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1592. Sept. 17.
were born. For it is infinite that Her Majesty hath been robbed, and that of the most rare things.
Whereas I wrote to your Lordship for £2,000, if we load the same ships with the goods, we shall not need to pay but part, and the rest at London. So I think one thousand will serve. Thus, in haste, I humbly take my leave. From Hartelbery, this Sunday morning. Your Lordship's humbly at commandment,
If it please your Lordship to send commission to myself, Sir JOHN GILBERT, Sir FRANCIS DRAKE, Mr. KILLIGREW, Mr. CHRISTOPHER HARRIS, and Mr. PAYDEN, the customer; and TRISTRAM GEORGE,-because none 1 other dwell upon Saltashe river,—we [??] shall be able among their tenants to find out other things.
TO THE LORD TREASURER BURGHLEY.
As printed by STRYPE (Annals, vol. iv. p. 177), from his own transcript of
THE particularities of all done your Lordship shall LETTER receive from Sir ROBERT CECIL. If the like diligence had been used at Plymouth, where the Earl [of CUM- 1592.
Sept. 21. BERLAND]'s ships arrived : at Portsmouth, where the
To Lord Foresight arrived; at Harwich, where the Dainty Burghley.
(From arrived; as hath been here, their value of the Carack would then have resembled itself in some sort. But if mouth. ]
On the the Earl were presented, of voluntary gift, with so many
Spoils of thousands of pearls and diamonds, and these only from the 'Madre
de Dios.' 1 Misprinted by Strype some.'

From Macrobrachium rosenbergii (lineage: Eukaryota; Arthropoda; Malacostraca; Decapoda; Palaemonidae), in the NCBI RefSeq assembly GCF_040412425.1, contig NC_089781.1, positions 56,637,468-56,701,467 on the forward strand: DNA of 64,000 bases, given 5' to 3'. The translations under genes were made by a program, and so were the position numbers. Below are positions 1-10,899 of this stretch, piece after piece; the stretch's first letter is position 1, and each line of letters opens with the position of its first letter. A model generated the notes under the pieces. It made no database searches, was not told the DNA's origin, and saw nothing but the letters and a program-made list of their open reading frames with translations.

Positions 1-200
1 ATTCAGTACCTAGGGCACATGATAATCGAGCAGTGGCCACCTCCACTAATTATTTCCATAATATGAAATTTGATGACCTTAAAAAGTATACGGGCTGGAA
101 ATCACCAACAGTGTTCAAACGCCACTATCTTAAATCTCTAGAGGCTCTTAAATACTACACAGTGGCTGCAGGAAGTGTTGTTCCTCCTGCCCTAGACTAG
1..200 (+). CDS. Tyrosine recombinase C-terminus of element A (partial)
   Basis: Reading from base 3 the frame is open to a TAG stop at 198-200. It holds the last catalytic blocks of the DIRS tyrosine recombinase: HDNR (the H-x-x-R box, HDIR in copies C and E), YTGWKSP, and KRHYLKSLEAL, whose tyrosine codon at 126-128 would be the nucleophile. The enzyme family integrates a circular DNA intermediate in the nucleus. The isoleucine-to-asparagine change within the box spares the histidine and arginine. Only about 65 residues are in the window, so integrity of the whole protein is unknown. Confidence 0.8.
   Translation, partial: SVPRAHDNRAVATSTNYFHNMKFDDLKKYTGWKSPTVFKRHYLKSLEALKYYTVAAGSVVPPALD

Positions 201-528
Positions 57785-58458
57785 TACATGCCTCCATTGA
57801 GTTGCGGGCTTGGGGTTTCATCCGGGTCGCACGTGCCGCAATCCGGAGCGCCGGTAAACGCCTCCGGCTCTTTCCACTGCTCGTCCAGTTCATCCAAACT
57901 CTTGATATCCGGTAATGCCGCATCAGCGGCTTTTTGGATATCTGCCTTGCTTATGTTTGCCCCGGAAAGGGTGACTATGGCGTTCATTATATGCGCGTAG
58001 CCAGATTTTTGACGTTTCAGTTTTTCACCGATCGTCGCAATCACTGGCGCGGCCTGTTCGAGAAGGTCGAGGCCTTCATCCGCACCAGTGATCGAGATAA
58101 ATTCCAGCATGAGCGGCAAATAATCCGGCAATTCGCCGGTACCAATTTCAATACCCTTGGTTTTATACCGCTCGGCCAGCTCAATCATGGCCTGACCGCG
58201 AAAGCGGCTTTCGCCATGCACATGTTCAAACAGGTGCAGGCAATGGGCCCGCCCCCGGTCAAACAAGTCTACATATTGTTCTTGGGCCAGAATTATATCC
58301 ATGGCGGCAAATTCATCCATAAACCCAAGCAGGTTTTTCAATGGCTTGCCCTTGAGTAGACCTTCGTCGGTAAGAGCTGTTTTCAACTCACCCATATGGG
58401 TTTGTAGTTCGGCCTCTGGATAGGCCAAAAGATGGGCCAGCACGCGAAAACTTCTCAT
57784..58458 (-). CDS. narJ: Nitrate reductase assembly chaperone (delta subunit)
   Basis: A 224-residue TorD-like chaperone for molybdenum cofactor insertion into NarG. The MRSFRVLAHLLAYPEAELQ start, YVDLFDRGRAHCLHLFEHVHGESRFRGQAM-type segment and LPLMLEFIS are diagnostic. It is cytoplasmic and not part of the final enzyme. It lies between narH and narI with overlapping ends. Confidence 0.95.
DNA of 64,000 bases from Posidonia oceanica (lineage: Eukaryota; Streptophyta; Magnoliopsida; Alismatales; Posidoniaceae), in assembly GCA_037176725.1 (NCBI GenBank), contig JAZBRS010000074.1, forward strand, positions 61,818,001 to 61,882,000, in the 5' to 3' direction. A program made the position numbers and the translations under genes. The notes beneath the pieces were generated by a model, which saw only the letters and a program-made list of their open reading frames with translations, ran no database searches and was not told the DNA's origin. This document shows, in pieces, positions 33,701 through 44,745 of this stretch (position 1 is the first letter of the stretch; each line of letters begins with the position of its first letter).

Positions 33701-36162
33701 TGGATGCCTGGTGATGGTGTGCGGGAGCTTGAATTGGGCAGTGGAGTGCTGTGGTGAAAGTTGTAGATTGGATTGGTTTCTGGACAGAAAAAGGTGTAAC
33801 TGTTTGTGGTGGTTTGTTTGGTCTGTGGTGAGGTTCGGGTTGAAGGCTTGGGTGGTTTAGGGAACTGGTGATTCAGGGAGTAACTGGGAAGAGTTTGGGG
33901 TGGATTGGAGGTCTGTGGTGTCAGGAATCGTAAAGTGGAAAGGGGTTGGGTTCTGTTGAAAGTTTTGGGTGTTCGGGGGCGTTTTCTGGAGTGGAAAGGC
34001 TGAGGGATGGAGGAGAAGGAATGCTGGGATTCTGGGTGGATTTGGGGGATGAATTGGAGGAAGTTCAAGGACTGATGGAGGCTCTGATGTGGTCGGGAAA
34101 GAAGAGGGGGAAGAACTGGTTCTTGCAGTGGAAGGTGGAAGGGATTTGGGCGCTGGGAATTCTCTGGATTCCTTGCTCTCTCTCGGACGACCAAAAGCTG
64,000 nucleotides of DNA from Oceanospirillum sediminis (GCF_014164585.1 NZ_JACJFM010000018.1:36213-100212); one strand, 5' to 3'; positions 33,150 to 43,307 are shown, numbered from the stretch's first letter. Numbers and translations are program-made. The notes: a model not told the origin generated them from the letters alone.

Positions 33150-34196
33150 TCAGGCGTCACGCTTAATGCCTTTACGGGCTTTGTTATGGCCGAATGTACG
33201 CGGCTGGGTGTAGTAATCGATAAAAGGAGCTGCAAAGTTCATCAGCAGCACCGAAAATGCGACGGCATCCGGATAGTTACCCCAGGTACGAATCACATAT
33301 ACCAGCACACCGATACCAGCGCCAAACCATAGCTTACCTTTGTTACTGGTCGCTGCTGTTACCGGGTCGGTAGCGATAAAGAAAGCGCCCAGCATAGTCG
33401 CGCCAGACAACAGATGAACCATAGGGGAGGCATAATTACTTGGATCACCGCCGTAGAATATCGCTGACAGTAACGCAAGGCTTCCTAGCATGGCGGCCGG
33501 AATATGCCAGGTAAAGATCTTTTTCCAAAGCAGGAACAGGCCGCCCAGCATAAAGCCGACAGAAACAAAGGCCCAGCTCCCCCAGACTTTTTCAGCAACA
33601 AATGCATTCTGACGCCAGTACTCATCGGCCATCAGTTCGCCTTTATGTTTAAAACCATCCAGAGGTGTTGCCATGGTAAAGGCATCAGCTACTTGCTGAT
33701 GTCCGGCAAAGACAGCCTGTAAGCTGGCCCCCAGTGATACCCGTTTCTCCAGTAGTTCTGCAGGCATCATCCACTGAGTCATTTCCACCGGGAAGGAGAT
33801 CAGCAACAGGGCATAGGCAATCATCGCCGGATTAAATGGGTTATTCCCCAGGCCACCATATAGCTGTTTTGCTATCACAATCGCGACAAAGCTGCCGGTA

· Strype reads 'and.'
1592. Sept. 21.
such of his men as were abiding in the Carack, what is to be thought of the rest remaining ? His own ships I leave to your Lordship's discretion : and what was unpresented was of some account, if it had been recovered. For mercenary men are not so affectionate or religious, but that they can, with safe conscience, lick their own fingers.
What will be done hereafter, I know not; but I dare give the Queen ten thousand pounds sterling for that which is gained by Sir ROBERT CECIL'S coming down; which I protest before the living God, I speak of truth, without all affection or partiality, for (God is my judge) he hath more rifled my ship than all the rest; and yet she, only, stayed by the Carack, lost most men, most of all spoiled ; and only remaineth here under commandment. The rest are gone every one his way. And truly, my Lord, CROSS1 was most to blame, and dealt lewdly to leave the Carack, and afterwards to steal from Sir MARTIN (FROBISHER). I have always served him to my power; but his mad behaviour is too insolent in this action. Thus, with remembrance of my duty, I humbly take my leave, and remain most ready to do your Lordship all honour and service.
1 Robert Crosse, afterwards a captain in the Cadiz expedition, and knighted.
SIR ROBERT CECIL, SIR WALTER RALEGH, AND
OTHERS, COMMISSIONERS OF INQUIRY AT
THE LORD TREASURER BURGHLEY AND LORD ADMIRAL HOWARD. From the Original. MS. Lansdowne, lxx. No. 93. (British Museum). OUR duties to your Lordships most humblie remembred. Althoughe wee have no great matter to write to your Lordships, yet the opportunitie of this 1592.
Sept. 27. messenger makes us bolde to trouble your Lordships,
Sir R. thoughe by our last letters of the xxoth wee did Cecil, Sir
W. Ralegh, aduertize you of our proceedinges, and desired some and others,
to the understandinge of your pleasure whether wee shall be
Lord thinke us of unloading the pepper or no, of which, Treasurer
and Lord althoughe wee be not yet come to it by one whole Adnuiral. decke, yet woulde wee knowe some parte of your DartLordships mynde; because here be diverse shippes, as mouth, the Alcedo and others, being fitt shippes to assure the proceed.
ings of the transportacion, which woulde (if it were not for this Commis